It isn’t often that I find myself following in the cultural footsteps of Stephen Fry, but yesterday morning’s Twitter browsing revealed that Fry had spent the previous evening at the play I had tickets for that evening. A play that officially opened on Thursday, that’s only running for the rest of this month and in a tiny theatre – what were the chances?
As a disclaimer, I will point out that the main reason I had a ticket at all was because an old friend stars in the production. However, all my views are my own and honest at that – he knows that if I don’t like something I’ll say so, even if it’s at his expense!
As Is was first staged in 1985 and is widely regarded as being the first play about AIDS. William Hoffman wrote it in the midst of seeing at first-hand the damage that this mysterious disease was doing to his circle of friends. Set primarily in St Vincent’s Hospital, a hospice for many of New York’s first AIDS victims, the play explores attitudes and reactions to the disease from both within and outside the gay community. Through the story of Rich and Saul – a couple brought back together after the former is diagnosed – and flashbacks of their lives together, the audience is drawn into the world of those first years of the devastating outbreak.
It’s intense. Finborough Theatre is small – very small – and the audience is close to the action at all times. It runs for 90 minutes with no interval, so the atmosphere is never broken. When I stood up at the end of the performance, I had to unfold myself out of the position I’d been sitting in without moving for the entire duration, so absorbed I barely moved an inch from start to finish. The cast get little time off the stage too, forming a chorus behind the main players until the play’s final scenes. It’s emotional, it couldn’t be a play about the death of so many people without emotion, but it’s genuine. The cast carry that emotion and draw the audience in. You root for Rich and Saul, for their relationship with one another, for Rich’s health, for their friends and family…
And then you remember that this isn’t fiction. Rich and Saul may not be real, but they’re based on real people – many of them. That the fear that Rich has about dying and the fear Saul has of catching the disease were (and are) genuine. In the early 1980’s no one really understood exactly what was going on, just that countless friends were dying, often in horrible ways.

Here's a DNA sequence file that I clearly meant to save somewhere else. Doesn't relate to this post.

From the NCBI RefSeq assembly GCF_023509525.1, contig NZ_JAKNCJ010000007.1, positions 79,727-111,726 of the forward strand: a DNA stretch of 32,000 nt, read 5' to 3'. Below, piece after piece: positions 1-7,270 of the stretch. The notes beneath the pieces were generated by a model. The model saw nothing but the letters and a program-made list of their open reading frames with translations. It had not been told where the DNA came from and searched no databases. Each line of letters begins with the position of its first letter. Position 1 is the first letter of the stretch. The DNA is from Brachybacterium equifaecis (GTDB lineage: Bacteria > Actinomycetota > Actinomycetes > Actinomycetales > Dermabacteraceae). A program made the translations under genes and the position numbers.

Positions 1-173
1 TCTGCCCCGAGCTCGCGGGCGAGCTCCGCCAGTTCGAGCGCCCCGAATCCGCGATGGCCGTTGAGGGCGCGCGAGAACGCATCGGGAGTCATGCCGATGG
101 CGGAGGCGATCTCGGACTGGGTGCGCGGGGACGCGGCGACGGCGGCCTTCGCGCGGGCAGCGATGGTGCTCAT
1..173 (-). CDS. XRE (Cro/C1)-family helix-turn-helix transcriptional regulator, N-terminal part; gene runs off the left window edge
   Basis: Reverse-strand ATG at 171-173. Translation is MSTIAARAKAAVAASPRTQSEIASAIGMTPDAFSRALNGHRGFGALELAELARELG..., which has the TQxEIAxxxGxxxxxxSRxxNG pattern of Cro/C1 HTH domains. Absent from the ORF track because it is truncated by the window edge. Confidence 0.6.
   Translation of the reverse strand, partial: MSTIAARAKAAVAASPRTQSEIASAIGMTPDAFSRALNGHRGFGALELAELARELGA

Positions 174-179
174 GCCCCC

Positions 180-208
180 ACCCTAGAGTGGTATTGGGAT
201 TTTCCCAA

As Is hasn’t been staged in the UK since 1987 – perhaps people felt it was passé, that with Angels in America and Rent, the AIDS thing had kind of been done – but it isn’t passé, far from it. The world has been aware of AIDS for almost exactly the same length of time as I’ve been in existence, and although there have been massive medical advances and huge progress in attitudes to the disease, there’s still no cure. It is still a disease of pandemic proportions. But I wonder if western society forgets that when AIDS first emerged it was healthy white men it struck down first, and instead concentrate on its impact on the African subcontinent – AIDS is now something that happens ‘over there’. Except it happens here too. It’s not sorted.
I was surprised by how much the play seemed to have to say about God in the context of this epidemic. Reading Hoffman’s preface in the programme notes, I noticed a mention of God in the writing of the play:
“I was willing to go to any lengths for my play, except to imagine myself having AIDS. I was not afraid of contracting the disease through casual physical contact with those who had it. I was well aware that AIDS is transmitted only by an exchange of bodily fluids. But on a deeply irrational level, I was terrified of catching it by identifying with those who had it. Consequently, for a long period, my central characters, Rich and Saul, were shadowy and undeveloped, compared with the background figures. But one day I realized the depth of my fear and asked God to protect me as I wrote the play. He did.”
The audience is led through the play’s events by an Irish could-have-been-a-nun hospice worker, whose faith is evident in her regular monologues – something you might expect from someone who was nearly a nun. What is unexpected are the depictions of religious experience that both Rich and Saul (who describes himself as an atheist, from a Jewish family) have. On the last day before the illness that eventually led to his diagnosis, Rich experiences the presence of God and the beauty of creation as he runs past New York’s bridges. Saul seems sceptical of religion until a pivotal moment in the play (I’ll avoid spoilers), when God seems to speak to him in the reflection of a sex-shop sign in a puddle. God moves in very mysterious ways…
What I loved about the play, aside from the excellent performances and intense subject, was that it wasn’t without hope. In 1985 it would have been very easy to write a play that was hopeless and full of death, in the context of a pandemic that was still raging. But that’s not what As Is is about, it’s hopeful. Hopeful that not all will die, that attitudes can and do change, that relationships can be rekindled and that God is amongst all of it.
The play runs at the Finborough Theatre near Earls Court until the end of August and tickets are a veritable bargain for a London production. I could not recommend it more highly! (You don’t need to just take my word for it either, the BBC and Time Out have also had very positive things to say about it.)